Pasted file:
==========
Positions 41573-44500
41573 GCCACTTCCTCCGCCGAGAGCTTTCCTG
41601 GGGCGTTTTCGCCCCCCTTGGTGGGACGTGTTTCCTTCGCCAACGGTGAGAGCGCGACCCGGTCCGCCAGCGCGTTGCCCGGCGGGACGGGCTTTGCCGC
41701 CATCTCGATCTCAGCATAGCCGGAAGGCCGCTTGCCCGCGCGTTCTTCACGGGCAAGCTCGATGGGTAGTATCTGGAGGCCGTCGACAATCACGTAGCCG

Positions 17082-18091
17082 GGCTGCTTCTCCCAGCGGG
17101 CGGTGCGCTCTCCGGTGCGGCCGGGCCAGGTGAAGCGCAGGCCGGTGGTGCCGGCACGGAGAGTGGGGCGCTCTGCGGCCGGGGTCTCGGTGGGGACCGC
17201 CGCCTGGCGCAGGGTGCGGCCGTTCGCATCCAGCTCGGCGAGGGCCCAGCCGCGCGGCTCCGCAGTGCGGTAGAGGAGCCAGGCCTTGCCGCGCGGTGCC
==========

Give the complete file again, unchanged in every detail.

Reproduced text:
Positions 41573-44500
41573 GCCACTTCCTCCGCCGAGAGCTTTCCTG
41601 GGGCGTTTTCGCCCCCCTTGGTGGGACGTGTTTCCTTCGCCAACGGTGAGAGCGCGACCCGGTCCGCCAGCGCGTTGCCCGGCGGGACGGGCTTTGCCGC
41701 CATCTCGATCTCAGCATAGCCGGAAGGCCGCTTGCCCGCGCGTTCTTCACGGGCAAGCTCGATGGGTAGTATCTGGAGGCCGTCGACAATCACGTAGCCG

Positions 17082-18091
17082 GGCTGCTTCTCCCAGCGGG
17101 CGGTGCGCTCTCCGGTGCGGCCGGGCCAGGTGAAGCGCAGGCCGGTGGTGCCGGCACGGAGAGTGGGGCGCTCTGCGGCCGGGGTCTCGGTGGGGACCGC
17201 CGCCTGGCGCAGGGTGCGGCCGTTCGCATCCAGCTCGGCGAGGGCCCAGCCGCGCGGCTCCGCAGTGCGGTAGAGGAGCCAGGCCTTGCCGCGCGGTGCC